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http://dx.doi.org/10.1016/j.kint.2020.02.038DOI Listing
August 2020

CRISPR/Cas9-based genome editing in mice uncovers 13 testis- or epididymis-enriched genes individually dispensable for male reproduction†.

Biol Reprod 2020 08;103(2):183-194

Department of Experimental Genome Research, Research Institute for Microbial Diseases, Osaka University, Suita, Osaka, Japan.

Developing a safe and effective male contraceptive remains a challenge in the field of medical science. Molecules that selectively target the male reproductive tract and whose targets are indispensable for male reproductive function serve among the best candidates for a novel non-hormonal male contraceptive method. To determine the function of these genes in vivo, mutant mice carrying disrupted testis- or epididymis-enriched genes were generated by zygote microinjection or electroporation of the CRISPR/Cas9 components. Male fecundity was determined by consecutively pairing knockout males with wild-type females and comparing the fecundity of wild-type controls. Phenotypic analyses of testis appearance and weight, testis and epididymis histology, and sperm movement were further carried out to examine any potential spermatogenic or sperm maturation defect in mutant males. In this study, we uncovered 13 testis- or epididymis-enriched evolutionarily conserved genes that are individually dispensable for male fertility in mice. Owing to their dispensable nature, it is not feasible to use these targets for the development of a male contraceptive.
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http://dx.doi.org/10.1093/biolre/ioaa083DOI Listing
http://www.ncbi.nlm.nih.gov/pmc/articles/PMC7401351PMC
August 2020

Pomegranate Seeds Extract Possesses a Protective Effect against Tramadol-Induced Testicular Toxicity in Experimental Rats.

Biomed Res Int 2020 9;2020:2732958. Epub 2020 Mar 9.

Department of Comparative and Experimental Medicine, Nagoya City University Graduate School of Medical Sciences, Nagoya, Japan.

Tramadol is a centrally acting opioid analgesic that is extensively used. The chronic exposure to tramadol induces oxidative stress and toxicity especially for patients consuming it several times a day. Previously, we and others reported that tramadol induces testicular damage in rats. This study was conducted to investigate the possible protective effect of pomegranate seed extract (PgSE) against tramadol-induced testicular damage in adult and adolescent rats. Male rats were orally treated with tramadol or in a combination with PgSE for three weeks. Testes were then dissected and analyzed. Histological and ultrastructural examinations indicated that tramadol induced many structural changes in the testes of adult and adolescent rats including hemorrhage of blood vessels, intercellular spaces, interstitial vacuoles, exfoliation of germ cells in lumen, cell apoptosis, chromatin degeneration of elongated spermatids, and malformation of sperm axonemes. Interestingly, these abnormalities were not observed in tramadol/PgSE cotreated rats. The morphometric analysis revealed that tramadol disrupted collagen metabolism by elevating testicular levels of collagen fibers but that was protected in tramadol/PgSE cotreatment at both ages. In addition, DNA ploidy revealed that S phase of the cell cycle was diminished when adult and adolescent rats were treated with tramadol. However, the S phase had a normal cell population in the cotreated adult rats, but adolescent rats had a lower population than controls. Furthermore, the phytochemistry of PgSE revealed a high content of total polyphenols and total flavonoids within this extract; besides, the DPPH free radical scavenging activity was high. In conclusion, this study indicated that PgSE has a prophylactic effect against tramadol-induced testicular damage in both adult and adolescent ages, although the tramadol toxicity was higher in adolescent age to be completely protected. This prophylactic effect might be due to the high antioxidant compounds within the pomegranate seeds.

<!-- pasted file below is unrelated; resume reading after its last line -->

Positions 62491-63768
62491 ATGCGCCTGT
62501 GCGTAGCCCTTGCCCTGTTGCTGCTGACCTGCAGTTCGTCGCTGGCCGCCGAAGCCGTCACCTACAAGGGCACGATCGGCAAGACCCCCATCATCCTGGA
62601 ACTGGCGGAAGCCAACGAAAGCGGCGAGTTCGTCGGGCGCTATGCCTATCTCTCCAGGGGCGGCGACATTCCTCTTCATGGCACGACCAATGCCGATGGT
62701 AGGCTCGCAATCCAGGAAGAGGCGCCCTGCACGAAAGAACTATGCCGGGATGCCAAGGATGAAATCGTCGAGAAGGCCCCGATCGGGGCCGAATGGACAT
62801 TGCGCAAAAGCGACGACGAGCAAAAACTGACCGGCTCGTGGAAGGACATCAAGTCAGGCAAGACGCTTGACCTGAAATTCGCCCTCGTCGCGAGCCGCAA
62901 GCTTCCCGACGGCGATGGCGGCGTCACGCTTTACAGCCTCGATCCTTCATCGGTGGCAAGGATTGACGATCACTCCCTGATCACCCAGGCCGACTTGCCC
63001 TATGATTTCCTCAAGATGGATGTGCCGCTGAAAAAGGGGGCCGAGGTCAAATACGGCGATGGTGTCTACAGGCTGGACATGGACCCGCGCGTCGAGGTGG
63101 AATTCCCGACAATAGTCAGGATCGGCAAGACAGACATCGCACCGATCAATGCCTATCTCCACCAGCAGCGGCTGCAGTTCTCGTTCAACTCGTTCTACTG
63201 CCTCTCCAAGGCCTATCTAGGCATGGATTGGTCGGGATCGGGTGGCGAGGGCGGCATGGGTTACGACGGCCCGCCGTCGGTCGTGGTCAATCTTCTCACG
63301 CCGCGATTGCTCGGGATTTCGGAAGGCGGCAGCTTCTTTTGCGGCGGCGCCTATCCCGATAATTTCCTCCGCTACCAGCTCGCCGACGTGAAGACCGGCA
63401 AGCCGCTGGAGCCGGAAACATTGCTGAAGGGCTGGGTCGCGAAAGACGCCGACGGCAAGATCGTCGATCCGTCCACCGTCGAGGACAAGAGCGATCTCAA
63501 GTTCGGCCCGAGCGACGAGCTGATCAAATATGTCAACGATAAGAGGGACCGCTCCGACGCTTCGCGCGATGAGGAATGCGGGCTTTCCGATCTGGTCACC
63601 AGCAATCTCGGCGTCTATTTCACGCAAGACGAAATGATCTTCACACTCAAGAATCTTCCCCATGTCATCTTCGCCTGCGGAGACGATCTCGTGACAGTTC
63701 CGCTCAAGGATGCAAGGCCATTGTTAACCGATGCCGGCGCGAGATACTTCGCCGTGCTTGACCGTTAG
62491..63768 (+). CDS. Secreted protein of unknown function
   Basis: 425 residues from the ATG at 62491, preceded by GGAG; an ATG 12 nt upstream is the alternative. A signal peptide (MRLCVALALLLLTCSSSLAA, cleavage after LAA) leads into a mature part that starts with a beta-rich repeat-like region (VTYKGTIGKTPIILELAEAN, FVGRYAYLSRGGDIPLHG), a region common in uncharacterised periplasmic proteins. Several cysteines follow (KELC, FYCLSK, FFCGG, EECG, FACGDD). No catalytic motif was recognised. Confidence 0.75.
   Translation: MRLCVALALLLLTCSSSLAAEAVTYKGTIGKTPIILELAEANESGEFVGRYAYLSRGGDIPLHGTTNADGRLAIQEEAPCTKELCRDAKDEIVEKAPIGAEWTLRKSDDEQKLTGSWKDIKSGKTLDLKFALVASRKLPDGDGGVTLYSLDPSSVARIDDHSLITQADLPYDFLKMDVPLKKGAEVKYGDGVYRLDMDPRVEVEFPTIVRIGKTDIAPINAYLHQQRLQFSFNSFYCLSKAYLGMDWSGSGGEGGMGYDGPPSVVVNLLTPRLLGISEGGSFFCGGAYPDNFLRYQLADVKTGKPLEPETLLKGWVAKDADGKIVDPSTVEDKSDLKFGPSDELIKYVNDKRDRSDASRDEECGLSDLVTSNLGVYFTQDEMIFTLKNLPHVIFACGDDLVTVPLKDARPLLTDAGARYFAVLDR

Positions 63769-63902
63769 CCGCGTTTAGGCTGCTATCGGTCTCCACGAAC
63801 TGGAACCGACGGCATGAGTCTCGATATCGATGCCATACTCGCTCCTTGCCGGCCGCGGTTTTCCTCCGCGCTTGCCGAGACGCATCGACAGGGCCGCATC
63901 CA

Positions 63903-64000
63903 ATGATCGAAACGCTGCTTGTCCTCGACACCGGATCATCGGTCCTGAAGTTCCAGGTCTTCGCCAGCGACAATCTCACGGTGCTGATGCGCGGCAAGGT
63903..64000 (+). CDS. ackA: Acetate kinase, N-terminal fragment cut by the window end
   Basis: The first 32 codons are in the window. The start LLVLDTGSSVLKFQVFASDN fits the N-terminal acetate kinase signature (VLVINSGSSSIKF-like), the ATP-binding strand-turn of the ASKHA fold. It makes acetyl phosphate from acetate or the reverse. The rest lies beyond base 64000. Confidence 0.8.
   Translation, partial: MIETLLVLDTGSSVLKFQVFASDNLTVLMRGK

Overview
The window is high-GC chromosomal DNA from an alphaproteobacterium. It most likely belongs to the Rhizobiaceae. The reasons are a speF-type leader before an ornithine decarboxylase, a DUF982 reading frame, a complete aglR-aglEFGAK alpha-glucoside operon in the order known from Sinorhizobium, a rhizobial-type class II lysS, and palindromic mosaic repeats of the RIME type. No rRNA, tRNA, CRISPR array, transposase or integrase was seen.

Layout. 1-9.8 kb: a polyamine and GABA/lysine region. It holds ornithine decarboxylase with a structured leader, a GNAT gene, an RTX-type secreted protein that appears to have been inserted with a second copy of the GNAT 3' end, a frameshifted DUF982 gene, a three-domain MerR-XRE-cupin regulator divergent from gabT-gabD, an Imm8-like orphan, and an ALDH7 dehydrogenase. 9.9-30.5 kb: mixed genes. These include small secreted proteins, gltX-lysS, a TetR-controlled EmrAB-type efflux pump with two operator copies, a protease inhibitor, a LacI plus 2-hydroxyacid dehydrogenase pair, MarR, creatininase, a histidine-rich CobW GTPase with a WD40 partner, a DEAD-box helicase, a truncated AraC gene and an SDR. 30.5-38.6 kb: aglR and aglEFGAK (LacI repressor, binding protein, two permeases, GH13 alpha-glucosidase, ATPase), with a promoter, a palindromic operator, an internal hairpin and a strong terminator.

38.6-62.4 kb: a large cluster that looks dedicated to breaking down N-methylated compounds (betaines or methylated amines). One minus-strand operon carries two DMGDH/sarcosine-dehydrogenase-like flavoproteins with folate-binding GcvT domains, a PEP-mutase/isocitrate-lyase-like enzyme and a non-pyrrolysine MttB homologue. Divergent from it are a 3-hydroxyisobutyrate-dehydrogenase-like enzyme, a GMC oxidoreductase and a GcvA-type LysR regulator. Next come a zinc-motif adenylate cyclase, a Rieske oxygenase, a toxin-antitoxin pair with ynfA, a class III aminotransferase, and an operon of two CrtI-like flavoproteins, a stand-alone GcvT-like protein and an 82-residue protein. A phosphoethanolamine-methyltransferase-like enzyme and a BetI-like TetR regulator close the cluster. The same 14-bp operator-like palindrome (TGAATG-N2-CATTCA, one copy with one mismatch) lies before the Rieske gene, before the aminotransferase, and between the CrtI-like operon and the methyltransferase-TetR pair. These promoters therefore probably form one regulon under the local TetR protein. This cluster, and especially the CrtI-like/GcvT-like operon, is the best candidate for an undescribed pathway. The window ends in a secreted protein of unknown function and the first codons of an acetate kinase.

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http://dx.doi.org/10.1155/2020/2732958DOI Listing
http://www.ncbi.nlm.nih.gov/pmc/articles/PMC7085358PMC
December 2020

MafB Is Important for Pancreatic β-Cell Maintenance under a MafA-Deficient Condition.

Mol Cell Biol 2019 09 12;39(17). Epub 2019 Aug 12.

Department of Anatomy and Embryology, Faculty of Medicine, University of Tsukuba, Ibaraki, Japan